You don't hear the phrase "I want to be a landlord when I grow up" very often. Yet all manner of people find their way into landlording, often via an indirect route. Maybe they've invested in real estate, inherited a property, or moved from their own home but decided to rent it out because it's hard to sell.
If you're thinking of becoming a landlord for the first time, there's much more to consider than how much rent you can charge. Let's look at some of the pluses and minuses to owning and managing rental property.
Great Things About Being a Landlord
Owning rental property offers these financial and lifestyle benefits:
- Appreciation and wealth building. If you hold onto your property long enough, it will almost certainly go up ("appreciate") in value -- eventually. Since World War II, real estate prices in America have risen an average of 5% a year (with some nerve-wracking ups and downs in between). It's a great way to increase your net worth.
- Income . A well-managed investment property, with tenants who pay the rent on time and monthly expenses that are less than the rent, can bring you a steady stream of income.
- Diversification of income . If you're laid off from your job, or your health takes a turn for the worse, your primary source of income -- presumably your salary -- could be jeopardized. Owning an investment property diversifies your income stream, and can give you a cushion.
- Low-risk investment. Unlike more volatile investments, the returns on real estate are fairly steady. While stock values can fall or even disintegrate entirely, land and property won't disappear on you.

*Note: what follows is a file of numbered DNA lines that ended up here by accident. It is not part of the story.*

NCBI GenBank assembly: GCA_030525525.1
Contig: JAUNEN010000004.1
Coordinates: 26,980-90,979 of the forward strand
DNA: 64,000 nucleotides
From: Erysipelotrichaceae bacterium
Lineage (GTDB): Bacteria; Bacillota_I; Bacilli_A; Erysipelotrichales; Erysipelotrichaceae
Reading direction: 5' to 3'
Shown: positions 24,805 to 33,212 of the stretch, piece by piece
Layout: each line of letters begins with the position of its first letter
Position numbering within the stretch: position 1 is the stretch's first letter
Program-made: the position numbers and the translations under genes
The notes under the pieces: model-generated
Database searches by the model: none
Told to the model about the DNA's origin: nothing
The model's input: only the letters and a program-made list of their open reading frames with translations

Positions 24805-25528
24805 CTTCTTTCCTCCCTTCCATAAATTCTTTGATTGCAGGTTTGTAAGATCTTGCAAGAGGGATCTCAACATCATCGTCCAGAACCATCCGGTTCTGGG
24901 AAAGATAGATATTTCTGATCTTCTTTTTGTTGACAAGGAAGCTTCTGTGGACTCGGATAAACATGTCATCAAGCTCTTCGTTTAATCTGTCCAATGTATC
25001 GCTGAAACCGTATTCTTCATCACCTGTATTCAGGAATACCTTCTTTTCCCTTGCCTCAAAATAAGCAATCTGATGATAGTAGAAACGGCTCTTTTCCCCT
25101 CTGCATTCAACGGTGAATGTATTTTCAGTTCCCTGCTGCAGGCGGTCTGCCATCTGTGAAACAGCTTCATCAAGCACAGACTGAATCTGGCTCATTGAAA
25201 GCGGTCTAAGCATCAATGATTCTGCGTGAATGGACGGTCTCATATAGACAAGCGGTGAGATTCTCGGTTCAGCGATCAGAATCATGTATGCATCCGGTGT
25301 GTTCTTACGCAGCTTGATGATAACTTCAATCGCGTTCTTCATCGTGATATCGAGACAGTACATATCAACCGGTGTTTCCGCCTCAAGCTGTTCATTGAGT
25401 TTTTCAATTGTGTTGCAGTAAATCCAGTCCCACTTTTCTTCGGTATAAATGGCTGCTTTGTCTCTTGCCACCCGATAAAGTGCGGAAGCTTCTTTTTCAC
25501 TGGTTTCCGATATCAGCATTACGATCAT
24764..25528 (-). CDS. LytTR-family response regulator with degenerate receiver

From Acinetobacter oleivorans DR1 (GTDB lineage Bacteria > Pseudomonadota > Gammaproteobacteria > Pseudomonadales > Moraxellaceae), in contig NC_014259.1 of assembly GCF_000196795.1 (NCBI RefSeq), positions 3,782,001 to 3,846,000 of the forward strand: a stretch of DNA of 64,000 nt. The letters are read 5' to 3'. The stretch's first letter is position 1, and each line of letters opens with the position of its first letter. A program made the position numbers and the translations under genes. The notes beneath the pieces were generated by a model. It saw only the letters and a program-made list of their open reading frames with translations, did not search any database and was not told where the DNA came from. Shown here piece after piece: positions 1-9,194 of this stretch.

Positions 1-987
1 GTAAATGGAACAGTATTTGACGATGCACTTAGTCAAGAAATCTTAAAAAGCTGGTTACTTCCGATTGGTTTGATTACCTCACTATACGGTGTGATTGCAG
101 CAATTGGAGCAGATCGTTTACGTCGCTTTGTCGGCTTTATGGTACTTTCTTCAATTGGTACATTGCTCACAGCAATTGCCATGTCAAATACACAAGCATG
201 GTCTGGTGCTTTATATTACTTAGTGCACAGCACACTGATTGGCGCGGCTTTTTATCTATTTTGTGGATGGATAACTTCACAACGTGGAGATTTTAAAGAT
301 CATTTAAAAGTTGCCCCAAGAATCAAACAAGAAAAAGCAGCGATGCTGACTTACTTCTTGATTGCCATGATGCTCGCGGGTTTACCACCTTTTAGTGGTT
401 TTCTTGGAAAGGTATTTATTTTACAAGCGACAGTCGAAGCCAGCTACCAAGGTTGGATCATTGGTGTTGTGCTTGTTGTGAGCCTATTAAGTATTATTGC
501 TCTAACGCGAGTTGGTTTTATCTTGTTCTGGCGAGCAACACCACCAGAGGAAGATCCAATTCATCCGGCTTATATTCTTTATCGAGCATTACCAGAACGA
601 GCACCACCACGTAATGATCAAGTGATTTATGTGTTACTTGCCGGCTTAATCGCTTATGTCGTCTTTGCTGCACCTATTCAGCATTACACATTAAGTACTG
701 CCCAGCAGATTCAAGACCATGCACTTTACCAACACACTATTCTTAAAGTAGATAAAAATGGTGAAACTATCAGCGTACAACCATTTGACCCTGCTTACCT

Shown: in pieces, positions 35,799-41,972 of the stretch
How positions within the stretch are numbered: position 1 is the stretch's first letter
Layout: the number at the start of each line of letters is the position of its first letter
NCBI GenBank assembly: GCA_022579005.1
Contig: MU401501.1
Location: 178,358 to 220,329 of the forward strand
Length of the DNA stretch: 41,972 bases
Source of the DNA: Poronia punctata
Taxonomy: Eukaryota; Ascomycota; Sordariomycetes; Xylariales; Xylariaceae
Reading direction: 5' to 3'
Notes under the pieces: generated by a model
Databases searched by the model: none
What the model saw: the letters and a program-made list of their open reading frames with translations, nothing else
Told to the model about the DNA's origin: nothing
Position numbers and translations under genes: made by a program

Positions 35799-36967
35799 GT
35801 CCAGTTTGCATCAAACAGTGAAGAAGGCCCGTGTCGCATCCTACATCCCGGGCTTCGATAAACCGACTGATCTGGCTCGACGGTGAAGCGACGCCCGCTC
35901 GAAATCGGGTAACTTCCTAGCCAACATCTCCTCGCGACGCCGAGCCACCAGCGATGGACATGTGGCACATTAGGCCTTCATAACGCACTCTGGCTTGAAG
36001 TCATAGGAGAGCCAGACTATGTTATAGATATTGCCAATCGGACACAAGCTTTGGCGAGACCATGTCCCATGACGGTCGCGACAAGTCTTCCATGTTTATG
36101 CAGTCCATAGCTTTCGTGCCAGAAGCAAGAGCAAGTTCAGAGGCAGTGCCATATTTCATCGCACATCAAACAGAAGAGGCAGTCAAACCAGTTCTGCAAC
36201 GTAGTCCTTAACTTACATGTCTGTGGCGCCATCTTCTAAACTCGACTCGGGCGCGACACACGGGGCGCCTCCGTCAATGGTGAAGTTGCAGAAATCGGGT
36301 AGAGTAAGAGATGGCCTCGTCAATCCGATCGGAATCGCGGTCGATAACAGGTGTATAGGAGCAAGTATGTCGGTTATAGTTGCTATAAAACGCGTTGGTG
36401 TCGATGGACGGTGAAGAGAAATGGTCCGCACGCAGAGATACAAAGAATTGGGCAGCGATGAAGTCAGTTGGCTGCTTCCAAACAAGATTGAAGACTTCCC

- Investment diversification. Owning property also diversifies your investment portfolio, a cardinal rule of investing. As you approach retirement, it's good to start shifting into lower-risk investments, to ensure that the cash you need doesn't disappear when you're relying on it.
- Leverage. Unlike other investments, a little bit of cash will buy a lot of real estate: A down payment of 20% of the value of the property is usually enough to get you started. Leveraging your investment allows you to trade up to more profitable properties.
- Short-term tax advantages. While the rental income from your property is taxable, you can also deduct most of the expenses related to owning and maintaining the property. Among these are mortgage interest, insurance, repairs, and upkeep. They also include your business expenses, such as phone calls, office supplies, accountant and lawyer fees, and more. Another major tax-advantage is the ability to "depreciate" your property -- to take an annual deduction that reflects the decreased value of the property caused by wear and tear. For more information, see Every Landlord's Tax Deduction Guide, by Stephen Fishman (Nolo).
- Long-term tax advantages. Even if your property skyrockets in value on paper, the IRS won't expect you to pay taxes on that increase until you sell. (Your state and local property taxes may be another matter, rising steadily to catch up with the property's value.) And when you do sell, there are various strategies you can use to decrease your tax liability.
- Part-time commitment. If you own just one property, and it's not too far from where you live, you can probably handle its management in your spare time, while still working a full-time job. A little job flexibility will help, of course, to deal with tasks like getting the place painted while dealing with the departure of the old tenant and interviewing prospective new tenants. Your time commitment will be even less if you hire a property management company -- though your profits will decrease as well.
- Professional development. Being a landlord and owning property can give you a sense of accomplishment (and some stories to tell at parties). It shows that you've broken out of the mold of the average working stiff, and are willing to take risks and accept major responsibilities. You're learning new skills involving finances, dealing with people, and maybe even home repair, which may help you in other areas of life.
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